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We stood in Prague Central Station, the 3 of us starving after a long afternoon train from Berlin. Our bags were on our backs, and then we saw it out of the corner of our eyes — dough baked over an open fire, spinning on rods, dressed with nuts and cinnamon — the Czech sweet pastry trdelnik.


trdelnik_cookingTrdelnik baking in a store window in Prague.

It was the most amazing smelling baked treat one could imagine. All that was standing in our way was the language, the lack of directions to our hotel, and a cranky 4-year-old.

You can guess what happened next. Well, maybe not. Like all good travelers, we did a little trdelnik research first. We passed by a bunch of street carts and store windows selling the famous Prague pastry.

Finally, we caved in just over the Charles Bridge.

Man, it was worth it. We savored the little pieces of sugary dough all the way up to Prague Castle. The Castle is one of the most architecturally fascinating places I’ve ever seen — so much detail in the gothic carvings.


praguecastleThe largest ancient castle in the world…

Later we walked through Old Town Prague and saw the Astronomical Clock, one of the oldest clocks.

astronomicalclock_pragueThe beautiful blue and gold clock was made in 1410 and still works!

And the smells of the pastry were with us wherever we went.

Trdelnik was one of our first introductions to the Czech language and Prague street food. I know it sounds like a Czech “turtleneck,” but a great dessert doesn’t require proper pronunciation.

Even if you aren’t hopping the next train to Prague, you can definitely make this sweet pastry, sometimes called a chimney cake, at home.

To make the Prague pastry called trdelnik, street vendors roll out dough into long snakes then wrap it around the trdlo rod, which is about 3 feet long. They top it with walnuts or cinnamon sugar, then set the rods over the coals to bake the dough and crisp up that yummy coating on the outside.


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Make Czech Trdelnik – the Prague Pastry – at Home

I’ve always associated good memories of a place with dessert, so today I’m sharing a trdelnik recipe. It’s one you can make at home in your oven without trdlo roads or a giant BBQ.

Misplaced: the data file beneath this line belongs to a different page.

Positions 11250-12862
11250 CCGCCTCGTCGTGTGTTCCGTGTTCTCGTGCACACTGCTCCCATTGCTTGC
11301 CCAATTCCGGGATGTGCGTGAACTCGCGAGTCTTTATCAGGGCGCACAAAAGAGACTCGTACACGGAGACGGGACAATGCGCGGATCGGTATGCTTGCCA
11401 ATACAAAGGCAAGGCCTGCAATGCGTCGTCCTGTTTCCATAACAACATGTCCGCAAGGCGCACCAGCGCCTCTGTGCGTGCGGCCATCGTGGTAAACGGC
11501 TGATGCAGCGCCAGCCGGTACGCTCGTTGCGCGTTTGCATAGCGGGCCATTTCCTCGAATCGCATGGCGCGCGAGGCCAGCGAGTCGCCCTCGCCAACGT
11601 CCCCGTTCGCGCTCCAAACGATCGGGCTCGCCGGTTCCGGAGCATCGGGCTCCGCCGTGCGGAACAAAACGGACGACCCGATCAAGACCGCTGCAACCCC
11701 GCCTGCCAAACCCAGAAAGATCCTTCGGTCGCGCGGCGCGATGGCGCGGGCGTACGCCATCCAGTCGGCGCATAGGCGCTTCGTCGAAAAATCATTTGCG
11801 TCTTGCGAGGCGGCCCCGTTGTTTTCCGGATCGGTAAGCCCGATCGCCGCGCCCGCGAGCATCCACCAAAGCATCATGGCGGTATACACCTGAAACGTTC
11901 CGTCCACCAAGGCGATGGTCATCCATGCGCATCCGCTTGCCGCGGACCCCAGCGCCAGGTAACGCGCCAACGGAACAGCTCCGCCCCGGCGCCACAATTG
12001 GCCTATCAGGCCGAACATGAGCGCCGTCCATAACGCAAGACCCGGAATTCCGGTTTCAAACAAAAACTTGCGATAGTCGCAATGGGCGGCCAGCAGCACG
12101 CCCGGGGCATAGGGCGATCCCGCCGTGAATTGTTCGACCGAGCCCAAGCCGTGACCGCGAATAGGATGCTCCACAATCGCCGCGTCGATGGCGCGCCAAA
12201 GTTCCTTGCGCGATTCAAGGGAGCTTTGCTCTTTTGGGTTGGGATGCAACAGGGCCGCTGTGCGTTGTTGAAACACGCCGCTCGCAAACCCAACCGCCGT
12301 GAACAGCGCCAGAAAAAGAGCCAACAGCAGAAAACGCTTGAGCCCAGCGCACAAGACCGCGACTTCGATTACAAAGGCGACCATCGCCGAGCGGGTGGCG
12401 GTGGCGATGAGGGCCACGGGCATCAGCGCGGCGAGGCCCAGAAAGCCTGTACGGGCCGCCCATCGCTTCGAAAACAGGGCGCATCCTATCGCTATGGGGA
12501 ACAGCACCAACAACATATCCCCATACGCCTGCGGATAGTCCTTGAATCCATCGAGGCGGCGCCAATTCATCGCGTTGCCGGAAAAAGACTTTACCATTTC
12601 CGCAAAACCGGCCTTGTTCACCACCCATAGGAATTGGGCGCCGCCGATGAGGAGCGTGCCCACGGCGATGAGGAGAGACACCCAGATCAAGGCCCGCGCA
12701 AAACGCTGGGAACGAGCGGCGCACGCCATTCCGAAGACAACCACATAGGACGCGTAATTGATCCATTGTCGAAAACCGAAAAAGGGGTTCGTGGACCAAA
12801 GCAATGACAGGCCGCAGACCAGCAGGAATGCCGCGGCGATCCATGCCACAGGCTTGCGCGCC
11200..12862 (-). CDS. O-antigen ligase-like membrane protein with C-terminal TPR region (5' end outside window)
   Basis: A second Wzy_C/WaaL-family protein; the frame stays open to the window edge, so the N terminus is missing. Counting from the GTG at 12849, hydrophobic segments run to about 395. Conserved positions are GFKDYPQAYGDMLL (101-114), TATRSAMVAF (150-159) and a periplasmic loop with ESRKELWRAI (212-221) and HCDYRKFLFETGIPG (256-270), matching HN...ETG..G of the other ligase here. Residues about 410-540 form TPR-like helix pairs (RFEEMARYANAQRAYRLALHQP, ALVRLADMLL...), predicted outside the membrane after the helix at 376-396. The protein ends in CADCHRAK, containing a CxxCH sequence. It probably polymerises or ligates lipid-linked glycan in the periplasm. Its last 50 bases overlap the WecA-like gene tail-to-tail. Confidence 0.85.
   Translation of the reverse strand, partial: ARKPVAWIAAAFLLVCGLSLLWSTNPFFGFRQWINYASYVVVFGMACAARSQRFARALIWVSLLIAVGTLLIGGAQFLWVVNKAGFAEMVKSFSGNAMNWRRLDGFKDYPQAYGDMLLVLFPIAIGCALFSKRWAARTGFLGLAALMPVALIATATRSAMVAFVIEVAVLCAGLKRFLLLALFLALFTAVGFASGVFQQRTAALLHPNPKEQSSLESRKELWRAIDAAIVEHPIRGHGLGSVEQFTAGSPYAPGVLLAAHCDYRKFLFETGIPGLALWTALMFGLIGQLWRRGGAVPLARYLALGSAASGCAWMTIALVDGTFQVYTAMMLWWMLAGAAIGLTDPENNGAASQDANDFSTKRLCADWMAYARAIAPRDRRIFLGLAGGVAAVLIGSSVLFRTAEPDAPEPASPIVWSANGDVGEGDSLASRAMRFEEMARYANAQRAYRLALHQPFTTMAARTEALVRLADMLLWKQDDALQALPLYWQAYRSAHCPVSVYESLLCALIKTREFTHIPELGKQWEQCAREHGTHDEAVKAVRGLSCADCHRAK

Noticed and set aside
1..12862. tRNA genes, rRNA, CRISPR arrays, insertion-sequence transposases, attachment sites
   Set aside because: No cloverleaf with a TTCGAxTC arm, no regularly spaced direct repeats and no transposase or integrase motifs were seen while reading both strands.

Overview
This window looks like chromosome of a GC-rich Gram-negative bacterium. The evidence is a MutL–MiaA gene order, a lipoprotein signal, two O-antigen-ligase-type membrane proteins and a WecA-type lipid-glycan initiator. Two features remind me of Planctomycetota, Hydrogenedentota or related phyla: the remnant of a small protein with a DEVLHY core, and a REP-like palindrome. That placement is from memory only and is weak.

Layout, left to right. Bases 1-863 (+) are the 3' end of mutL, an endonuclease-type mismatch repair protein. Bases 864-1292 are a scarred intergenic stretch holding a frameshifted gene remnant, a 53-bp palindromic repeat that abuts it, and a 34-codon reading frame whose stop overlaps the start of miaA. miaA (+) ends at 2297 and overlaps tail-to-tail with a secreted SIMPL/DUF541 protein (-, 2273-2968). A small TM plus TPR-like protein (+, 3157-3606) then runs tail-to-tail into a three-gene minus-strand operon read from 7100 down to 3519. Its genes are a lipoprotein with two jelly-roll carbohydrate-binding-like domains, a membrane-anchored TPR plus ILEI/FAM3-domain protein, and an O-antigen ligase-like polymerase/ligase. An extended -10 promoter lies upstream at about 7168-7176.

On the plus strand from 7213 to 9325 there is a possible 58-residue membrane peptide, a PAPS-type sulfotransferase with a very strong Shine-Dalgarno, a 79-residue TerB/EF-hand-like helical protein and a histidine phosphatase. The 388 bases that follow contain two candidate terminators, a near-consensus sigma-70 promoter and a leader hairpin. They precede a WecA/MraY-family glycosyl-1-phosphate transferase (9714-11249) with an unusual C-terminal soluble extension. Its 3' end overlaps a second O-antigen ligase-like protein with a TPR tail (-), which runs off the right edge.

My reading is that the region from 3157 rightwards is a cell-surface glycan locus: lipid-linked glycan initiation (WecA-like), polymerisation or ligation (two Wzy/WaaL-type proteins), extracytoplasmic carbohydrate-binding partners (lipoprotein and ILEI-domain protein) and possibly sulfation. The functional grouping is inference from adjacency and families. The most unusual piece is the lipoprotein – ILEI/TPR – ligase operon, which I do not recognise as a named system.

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Trdelnik is made with a yeast dough, and you’ll want to proof your yeast if like mine it’s been sitting in the back of the fridge for a while. Warm some milk to 100-110 degrees, add a little bit of sugar and the yeast and let it sit for 10 minutes. If it bubbles, it’s good.

Mix the flour with the sugar, then with a stand mixer, blend in the eggs and softened butter on low speed.

Add the rest of the milk in slowly until it begins to come together and resemble a dough. Take it out of the bowl and knead it on the counter by hand for 5 minutes until smooth.

Put the dough in a bowl and cover with a damp kitchen towel. Let it rise in a warm place for 30 minutes.

Meanwhile, create your own trdlo rods by wrapping 8 oz. jelly jars or BPA-free cans with foil. Jelly jars are awesome to have around for homemade dressings and pickled treats!


trdelnik_jars

Separate the dough into 6 pieces and roll out to snakes about 2 feet long. Rub cold butter on the foil-wrapped jars and wrap the dough snakes around the jars.


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Baste with egg wash and roll in cinnamon sugar. Best when served immediately with coffee or espresso!

   

Trdelnik

Czech Sweet Pastry

Cinnamon sugar baked treat from the streets of Prague.

Prep Time: 40 minutes, including dough rest time
Cook Time: 15 minutes
Serves: 6

Ingredients

  • 2 1/2 cups flour
  • 1/4 cup granulated sugar, plus 1/4 tsp.
  • 1/2 cup milk, divided
  • 2 eggs
  • 1 envelope active-dry yeast (2 1/4 tsp.)
  • 1/4 cup butter, softened
  • 1 tbsp. cold butter, to coat 6 8 oz. jelly jars
  • 1 tsp. water
  • 1 egg
  • 1/2 cup sugar
  • 1 tbsp. cinnamon
  • Powdered sugar, for garnish
  • Instructions

    1. Warm 1/4 cup milk to 100-110 degrees, about 15-20 seconds in the microwave. Add 1 tsp. sugar and 1 envelope yeast to the milk and stir for a few seconds. Let sit for 10 minutes to activate the yeast.
    2. Meanwhile, sift flour and 1/4 cup sugar in the mixing bowl of a stand mixer or large bowl. Add in yeast mixture, eggs and 1/4 cup softened butter. Blend on low speed with the stand mixer or by hand until fully mixed. Add in the remaining 1/4 cup milk and mix until a dough forms.
    3. Put dough on counter and knead for 5 minutes until smooth and elastic. Put in a warm place to rise for 30 minutes.
    4. While waiting for dough to rise, wrap six 8-oz. jelly jars with foil. Prepare an egg wash by whisking one egg with 1 tsp. water. Mix cinnamon with 1/2 cup sugar on a plate.
    5. Preheat oven to 400 degrees. When dough is ready, separate into 6 equal balls. Roll out each ball into a snake about 2 feet long. Coat each foil-covered jelly jar with cold butter.
    6. Wrap each piece of rolled out dough around your jelly jar, keeping the rolls tight and together. The dough “snake” should wrap around the jar about 3 times.
    7. Baste the dough-covered jar with the egg wash and sprinkle all over with cinnamon sugar mixture. Place on parchment covered baking sheet, open side down.
    8. Bake the trdelnik for 12-15 minutes at 400 degrees or until golden brown. Sprinkle with powdered sugar and serve immediately.

    Notes

    Recipe adapted from Chocolate, Chocolate and More